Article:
In both world wars, Australia fought from beginning to end, in contrast to the US, which only entered World War I near the end, and World War 2 after Pearl Harbor.   The British Commonwealth nations fought with Britain from the moment war was declared.   This “multitude of nations” comprised the United Kingdom, Canada, Australia, New Zealand and, at the time, South Africa and Rhodesia. Together with Britain’s many colonies, they were the global superpower before the United States.   “And he set Ephraim before Manasseh.” (Genesis 48:20)   Many men fighting in the trenches firmly believed that they were the modern descendants of Ephraim fighting together in a just war. Even if you do not believe there is any biblical significance to their historic role, history shows they had a very significant and meaningful role at the time.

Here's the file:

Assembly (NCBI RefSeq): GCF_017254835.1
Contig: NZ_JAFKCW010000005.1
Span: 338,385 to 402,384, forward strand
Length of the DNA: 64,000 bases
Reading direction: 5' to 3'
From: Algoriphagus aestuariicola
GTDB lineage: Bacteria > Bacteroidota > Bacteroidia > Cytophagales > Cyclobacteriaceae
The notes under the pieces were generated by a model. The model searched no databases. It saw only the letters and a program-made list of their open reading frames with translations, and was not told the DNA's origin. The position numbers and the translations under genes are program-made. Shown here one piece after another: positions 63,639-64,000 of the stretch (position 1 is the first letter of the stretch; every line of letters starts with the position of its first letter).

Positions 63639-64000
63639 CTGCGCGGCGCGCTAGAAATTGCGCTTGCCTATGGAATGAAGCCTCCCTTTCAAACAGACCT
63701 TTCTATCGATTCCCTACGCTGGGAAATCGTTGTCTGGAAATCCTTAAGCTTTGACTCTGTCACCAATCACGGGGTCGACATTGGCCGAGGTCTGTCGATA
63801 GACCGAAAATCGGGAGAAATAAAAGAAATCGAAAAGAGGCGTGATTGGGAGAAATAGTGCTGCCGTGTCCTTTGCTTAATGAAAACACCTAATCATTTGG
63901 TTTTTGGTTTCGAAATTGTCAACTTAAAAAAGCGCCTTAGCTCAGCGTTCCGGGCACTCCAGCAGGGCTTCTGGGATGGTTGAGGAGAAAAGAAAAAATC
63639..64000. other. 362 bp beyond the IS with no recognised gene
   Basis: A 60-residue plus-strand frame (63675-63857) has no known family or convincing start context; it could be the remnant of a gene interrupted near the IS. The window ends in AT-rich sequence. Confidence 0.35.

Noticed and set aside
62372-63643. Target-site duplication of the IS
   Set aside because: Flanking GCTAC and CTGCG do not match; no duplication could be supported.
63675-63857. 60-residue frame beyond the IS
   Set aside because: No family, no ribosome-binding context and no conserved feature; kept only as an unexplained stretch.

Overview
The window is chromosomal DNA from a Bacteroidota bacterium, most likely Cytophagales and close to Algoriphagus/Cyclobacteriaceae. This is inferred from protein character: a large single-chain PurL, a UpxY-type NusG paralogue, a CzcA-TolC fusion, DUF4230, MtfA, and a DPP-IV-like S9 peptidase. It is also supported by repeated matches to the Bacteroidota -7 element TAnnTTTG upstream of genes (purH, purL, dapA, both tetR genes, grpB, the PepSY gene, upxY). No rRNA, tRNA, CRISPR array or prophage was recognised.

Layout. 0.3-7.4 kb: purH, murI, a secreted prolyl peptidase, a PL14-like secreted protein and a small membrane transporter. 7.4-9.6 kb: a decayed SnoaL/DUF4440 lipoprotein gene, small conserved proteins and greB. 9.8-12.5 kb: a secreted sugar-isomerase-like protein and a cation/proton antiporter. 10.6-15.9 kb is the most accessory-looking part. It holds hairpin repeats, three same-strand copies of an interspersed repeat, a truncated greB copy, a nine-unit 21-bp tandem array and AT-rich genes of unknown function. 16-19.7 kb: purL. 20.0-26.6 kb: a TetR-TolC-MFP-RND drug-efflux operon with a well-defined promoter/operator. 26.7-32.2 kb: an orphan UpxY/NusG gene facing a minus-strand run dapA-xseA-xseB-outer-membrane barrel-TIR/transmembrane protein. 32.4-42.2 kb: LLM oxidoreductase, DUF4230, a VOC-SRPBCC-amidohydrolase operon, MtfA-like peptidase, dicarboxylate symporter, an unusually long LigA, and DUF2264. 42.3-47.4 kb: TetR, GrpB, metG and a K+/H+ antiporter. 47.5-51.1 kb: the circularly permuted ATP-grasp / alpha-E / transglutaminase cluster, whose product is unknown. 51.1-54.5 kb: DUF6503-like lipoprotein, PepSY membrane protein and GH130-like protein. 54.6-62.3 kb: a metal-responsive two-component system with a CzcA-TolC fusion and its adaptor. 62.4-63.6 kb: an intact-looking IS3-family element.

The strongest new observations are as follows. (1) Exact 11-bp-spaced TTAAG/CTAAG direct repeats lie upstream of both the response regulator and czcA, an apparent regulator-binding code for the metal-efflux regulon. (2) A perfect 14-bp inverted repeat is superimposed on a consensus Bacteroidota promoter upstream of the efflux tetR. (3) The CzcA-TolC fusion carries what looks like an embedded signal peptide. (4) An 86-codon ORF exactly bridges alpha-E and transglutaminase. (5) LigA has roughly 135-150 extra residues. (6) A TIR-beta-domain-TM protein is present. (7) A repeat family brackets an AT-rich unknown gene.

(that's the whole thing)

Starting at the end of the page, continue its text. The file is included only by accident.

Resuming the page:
Since World War 2, these allies have increasingly drifted apart.   Yet, there are no nations that are as similar, sharing a common cultural and political heritage.   Perhaps its time to think about reviving the organization, as a separate entity from the Commonwealth, which is the 53-nation multicultural organization that does not have a military component.

They could certainly cooperate in military matters, at a time when the US is reducing its international commitments.

They could also cooperate on other meaningful challenges at this time.   Australia, with its commitment in fighting global warming; New Zealand with their deep interest in the terrorist threats posed by social media; Canada, the country that coined the term multiculturalism could help solve the problems created by it; and Britain, whose two royal princes have done so much in the area of mental health.